An outcast – that is what I am. While my husband and daughter playfully “Word” each other during the day, I am out of the loop because I own a Blackberry. Sure, this Blackberry is better than my pink razor phone which lasted five years until it took an unceremonious swim in the washing machine, but it was a hand me down from my daughter when she switched to the iPhone, and as smart as the Blackberry is, it doesn’t play “Words”. I know some might say, “So what? It’s a stupid game.”
But it’s not just a game. “Words with Friends” is a social activity which, as its name implies, tells you that you have friends. Blackberry people don’t have friends. Sure, they have a similar game on their system, but I only know two other Blackberry people now, and I am unsure if I want to make more connections to any new Blackberry people because most are jumping ship to the iPhone or Droid or something similar faster than I can text “It’s not fair!” They say it’s for better apps, but I know the real reason: they want to play “Words”; they want that sense of belonging.
I know what will happen if I take part in the Blackberry version of this game. I will join a Words-Wannabe network, and then they will all leave me for Apple and I will be the last one left manning the Scrabble board. Scrabble solitaire is depressing and offers no challenge. I might not be the most valuable tile on the board when it comes to intelligence, but I think I can outwit myself with some kind of strategy without much difficulty.
I think what bothers me most about not being invited to play the real “Words” game , is that I sort of feel rejected. I am not in a club that many people have entrance too. Usually, I handle rejection well. After all, I am a writer; rejection is an everyday part of my life, but when my own family won’t let me in to their game — well, it hurts. How ungrateful are they? I keep this house buzzing. I do laundry and clean and slave over a microwave most nights and for what? To be told I am not allowed to play their game?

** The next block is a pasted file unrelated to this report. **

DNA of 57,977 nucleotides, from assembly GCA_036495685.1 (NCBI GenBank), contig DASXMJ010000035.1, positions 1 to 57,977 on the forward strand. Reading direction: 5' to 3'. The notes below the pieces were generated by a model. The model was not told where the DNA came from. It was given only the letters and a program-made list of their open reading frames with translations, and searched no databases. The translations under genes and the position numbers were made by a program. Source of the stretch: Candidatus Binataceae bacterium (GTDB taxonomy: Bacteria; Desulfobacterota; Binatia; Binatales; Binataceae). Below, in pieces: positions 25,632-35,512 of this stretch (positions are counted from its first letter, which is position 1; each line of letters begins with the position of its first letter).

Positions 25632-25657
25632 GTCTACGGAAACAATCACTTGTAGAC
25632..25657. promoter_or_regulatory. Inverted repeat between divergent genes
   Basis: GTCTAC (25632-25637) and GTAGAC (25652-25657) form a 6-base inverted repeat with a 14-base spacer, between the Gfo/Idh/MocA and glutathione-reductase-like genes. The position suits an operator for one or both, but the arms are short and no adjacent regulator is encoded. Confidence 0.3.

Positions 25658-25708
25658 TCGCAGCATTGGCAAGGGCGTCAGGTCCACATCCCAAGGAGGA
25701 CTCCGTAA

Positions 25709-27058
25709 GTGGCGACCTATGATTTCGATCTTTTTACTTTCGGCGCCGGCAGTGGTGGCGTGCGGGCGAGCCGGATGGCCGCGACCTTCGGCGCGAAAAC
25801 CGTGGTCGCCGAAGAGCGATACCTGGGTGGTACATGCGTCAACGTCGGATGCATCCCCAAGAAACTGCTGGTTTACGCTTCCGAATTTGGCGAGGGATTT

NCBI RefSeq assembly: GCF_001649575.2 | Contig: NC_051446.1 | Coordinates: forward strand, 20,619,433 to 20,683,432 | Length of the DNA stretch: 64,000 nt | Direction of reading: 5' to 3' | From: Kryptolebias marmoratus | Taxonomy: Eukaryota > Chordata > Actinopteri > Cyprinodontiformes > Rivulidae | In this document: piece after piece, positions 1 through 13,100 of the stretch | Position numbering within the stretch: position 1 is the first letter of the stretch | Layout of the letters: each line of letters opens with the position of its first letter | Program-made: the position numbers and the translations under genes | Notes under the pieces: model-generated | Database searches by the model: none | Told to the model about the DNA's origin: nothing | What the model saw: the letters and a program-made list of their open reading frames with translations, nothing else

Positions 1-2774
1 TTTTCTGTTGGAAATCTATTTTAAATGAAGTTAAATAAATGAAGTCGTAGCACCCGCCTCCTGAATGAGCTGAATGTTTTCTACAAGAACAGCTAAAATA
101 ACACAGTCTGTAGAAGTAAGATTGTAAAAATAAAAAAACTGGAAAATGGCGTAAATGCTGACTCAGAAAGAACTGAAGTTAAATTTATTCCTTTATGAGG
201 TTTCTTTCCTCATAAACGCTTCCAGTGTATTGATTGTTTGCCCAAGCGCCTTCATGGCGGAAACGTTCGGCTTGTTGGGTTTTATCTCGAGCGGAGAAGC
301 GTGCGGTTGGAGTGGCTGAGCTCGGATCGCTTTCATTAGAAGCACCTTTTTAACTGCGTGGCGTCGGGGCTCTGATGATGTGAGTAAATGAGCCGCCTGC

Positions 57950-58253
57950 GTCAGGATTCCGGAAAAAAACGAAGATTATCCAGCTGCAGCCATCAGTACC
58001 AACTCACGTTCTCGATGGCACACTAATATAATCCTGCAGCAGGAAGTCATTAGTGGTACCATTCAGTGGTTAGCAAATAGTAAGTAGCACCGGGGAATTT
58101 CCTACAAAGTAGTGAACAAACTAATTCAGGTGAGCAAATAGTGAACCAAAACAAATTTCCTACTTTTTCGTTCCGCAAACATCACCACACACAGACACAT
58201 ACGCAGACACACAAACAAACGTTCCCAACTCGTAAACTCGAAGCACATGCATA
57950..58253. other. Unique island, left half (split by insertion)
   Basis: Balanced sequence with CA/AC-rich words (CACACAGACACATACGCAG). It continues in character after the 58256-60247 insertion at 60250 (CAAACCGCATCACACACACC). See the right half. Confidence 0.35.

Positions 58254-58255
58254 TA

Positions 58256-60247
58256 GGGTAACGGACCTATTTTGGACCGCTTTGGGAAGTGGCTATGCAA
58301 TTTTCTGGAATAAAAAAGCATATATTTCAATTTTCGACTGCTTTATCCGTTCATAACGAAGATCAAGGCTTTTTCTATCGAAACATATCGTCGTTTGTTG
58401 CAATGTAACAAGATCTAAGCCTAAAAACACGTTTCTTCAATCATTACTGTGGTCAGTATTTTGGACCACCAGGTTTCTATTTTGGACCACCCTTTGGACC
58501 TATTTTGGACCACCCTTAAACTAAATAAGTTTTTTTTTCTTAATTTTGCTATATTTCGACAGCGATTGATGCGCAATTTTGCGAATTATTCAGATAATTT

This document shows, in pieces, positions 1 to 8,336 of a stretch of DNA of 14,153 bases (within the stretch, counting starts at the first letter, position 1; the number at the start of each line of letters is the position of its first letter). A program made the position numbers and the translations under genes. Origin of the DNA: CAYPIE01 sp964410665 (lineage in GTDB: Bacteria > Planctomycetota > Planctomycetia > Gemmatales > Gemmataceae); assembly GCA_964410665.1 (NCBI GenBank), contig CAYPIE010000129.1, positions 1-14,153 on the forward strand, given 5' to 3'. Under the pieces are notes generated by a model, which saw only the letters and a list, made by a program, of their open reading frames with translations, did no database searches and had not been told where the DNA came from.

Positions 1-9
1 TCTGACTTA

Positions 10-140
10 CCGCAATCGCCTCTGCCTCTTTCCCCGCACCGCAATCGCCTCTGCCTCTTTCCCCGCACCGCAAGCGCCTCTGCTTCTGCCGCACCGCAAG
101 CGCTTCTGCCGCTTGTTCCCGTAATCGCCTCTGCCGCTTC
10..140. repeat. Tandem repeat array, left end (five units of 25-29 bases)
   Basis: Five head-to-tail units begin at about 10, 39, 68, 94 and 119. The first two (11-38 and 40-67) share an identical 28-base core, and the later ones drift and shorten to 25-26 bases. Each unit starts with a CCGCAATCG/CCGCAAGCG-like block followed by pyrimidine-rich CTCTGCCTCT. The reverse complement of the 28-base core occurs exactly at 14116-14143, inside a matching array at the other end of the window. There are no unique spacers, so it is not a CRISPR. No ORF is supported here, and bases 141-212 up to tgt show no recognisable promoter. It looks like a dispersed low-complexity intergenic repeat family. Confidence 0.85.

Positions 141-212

Honestly, I think they are afraid; I think they know that if I get the iPhone on my next upgrade I will crush them into the ground. I will make them rue the day they tried to compete with me in any vocabulary game. Yes, I think they fear my word knowledge. I will even go one step forward: I think they are purposely stealing my cell phone upgrades to keep me out of their game. What kind of family do I have anyway? I think I need to take some drastic action. Who do these Words Snobs think they are?
Well, no more Ms. Nice Guy. I am going to keep track of my upgrade and not tell them when I get my iPhone. Then, I’m going to surprise them and start playing “Words with Friends” with strangers. I will form my own game network and not invite them to play. Then, at dinner when my iPhone bings with a new word, they will look at each other in puzzled disbelief knowing that I have friends too who want to play with only me.
Okay, there is a possibility that I am being too sensitive over this whole “Words” game business. It might not be that they are purposefully trying to keep me out of their iPhone world. It could be that it is just the way the cell phone world is right now. They are on the inside; I am not. They have iPhone friends; I do not. They have “Words with Friends” to play on their phone and I have Bejeweled. Damn, I want a new phone, and if I can’t have that right now, I at least want a new family until I can get a new phone.
I just found out that social media understands my plight. Recently, Facebook introduced an app for Words with Friends, but it still does not let my family off the hook.